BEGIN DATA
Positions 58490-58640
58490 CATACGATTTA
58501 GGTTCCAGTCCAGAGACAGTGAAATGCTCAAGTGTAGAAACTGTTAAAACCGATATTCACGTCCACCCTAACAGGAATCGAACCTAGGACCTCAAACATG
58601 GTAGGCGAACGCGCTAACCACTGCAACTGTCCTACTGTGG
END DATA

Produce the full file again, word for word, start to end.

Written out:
Positions 58490-58640
58490 CATACGATTTA
58501 GGTTCCAGTCCAGAGACAGTGAAATGCTCAAGTGTAGAAACTGTTAAAACCGATATTCACGTCCACCCTAACAGGAATCGAACCTAGGACCTCAAACATG
58601 GTAGGCGAACGCGCTAACCACTGCAACTGTCCTACTGTGG